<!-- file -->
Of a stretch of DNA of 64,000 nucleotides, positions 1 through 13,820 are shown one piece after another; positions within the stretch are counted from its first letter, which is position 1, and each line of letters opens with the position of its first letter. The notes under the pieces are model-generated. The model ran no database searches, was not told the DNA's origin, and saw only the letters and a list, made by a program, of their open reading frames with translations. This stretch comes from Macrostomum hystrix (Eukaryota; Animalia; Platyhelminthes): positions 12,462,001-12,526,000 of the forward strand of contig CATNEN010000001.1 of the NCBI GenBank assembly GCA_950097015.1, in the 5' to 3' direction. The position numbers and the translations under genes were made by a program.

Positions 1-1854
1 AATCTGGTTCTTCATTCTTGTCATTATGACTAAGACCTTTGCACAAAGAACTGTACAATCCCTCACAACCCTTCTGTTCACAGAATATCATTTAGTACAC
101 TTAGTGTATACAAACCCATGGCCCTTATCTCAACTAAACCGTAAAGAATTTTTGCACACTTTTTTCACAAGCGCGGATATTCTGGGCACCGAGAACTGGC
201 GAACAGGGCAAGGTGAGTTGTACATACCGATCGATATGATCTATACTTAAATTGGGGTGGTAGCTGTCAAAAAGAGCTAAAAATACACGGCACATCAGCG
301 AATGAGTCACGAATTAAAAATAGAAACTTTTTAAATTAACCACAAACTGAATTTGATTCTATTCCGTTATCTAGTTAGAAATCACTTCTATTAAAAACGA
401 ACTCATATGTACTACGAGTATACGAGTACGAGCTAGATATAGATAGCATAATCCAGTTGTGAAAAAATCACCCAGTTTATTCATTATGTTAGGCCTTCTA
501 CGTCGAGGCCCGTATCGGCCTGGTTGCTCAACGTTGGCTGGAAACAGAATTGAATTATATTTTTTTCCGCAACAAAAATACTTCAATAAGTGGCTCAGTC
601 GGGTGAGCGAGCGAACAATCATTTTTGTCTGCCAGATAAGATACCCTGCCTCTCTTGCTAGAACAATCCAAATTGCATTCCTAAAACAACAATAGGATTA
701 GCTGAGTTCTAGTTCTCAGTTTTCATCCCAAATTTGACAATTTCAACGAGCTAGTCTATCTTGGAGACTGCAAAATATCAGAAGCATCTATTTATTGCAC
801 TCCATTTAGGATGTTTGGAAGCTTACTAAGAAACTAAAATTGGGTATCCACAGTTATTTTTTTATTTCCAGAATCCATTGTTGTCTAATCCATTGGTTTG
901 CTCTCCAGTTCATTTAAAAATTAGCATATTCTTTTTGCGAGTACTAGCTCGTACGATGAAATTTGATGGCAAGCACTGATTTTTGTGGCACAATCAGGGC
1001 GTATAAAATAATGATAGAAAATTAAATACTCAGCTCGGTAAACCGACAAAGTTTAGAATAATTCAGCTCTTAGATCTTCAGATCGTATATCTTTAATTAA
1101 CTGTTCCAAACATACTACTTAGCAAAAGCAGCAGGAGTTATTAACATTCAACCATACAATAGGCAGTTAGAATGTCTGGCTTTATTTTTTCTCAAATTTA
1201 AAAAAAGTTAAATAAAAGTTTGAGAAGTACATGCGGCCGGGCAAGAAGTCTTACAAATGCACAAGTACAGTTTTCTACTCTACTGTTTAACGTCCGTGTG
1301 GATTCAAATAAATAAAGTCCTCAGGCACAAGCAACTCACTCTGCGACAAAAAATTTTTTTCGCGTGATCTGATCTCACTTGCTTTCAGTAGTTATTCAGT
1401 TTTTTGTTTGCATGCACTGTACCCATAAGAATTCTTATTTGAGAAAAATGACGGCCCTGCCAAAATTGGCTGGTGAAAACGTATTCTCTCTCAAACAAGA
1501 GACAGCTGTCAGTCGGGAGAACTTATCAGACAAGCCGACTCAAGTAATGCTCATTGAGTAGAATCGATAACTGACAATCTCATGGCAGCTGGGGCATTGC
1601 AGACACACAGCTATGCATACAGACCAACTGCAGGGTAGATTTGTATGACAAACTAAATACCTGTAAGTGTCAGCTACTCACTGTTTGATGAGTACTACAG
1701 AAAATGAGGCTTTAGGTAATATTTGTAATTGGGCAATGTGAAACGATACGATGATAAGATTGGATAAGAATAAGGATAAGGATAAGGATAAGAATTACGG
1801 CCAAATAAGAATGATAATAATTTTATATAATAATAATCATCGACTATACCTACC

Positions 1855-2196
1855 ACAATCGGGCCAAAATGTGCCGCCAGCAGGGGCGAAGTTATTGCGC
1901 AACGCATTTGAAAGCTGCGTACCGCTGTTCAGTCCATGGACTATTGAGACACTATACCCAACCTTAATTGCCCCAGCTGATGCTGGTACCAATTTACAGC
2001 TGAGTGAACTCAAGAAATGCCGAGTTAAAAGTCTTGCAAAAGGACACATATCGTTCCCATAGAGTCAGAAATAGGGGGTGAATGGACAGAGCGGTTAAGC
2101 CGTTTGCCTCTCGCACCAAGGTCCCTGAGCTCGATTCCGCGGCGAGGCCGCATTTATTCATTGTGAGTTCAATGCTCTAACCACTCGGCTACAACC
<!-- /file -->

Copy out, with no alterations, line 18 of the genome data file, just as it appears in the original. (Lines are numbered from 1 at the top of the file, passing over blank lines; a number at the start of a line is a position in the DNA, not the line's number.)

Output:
1501 GACAGCTGTCAGTCGGGAGAACTTATCAGACAAGCCGACTCAAGTAATGCTCATTGAGTAGAATCGATAACTGACAATCTCATGGCAGCTGGGGCATTGC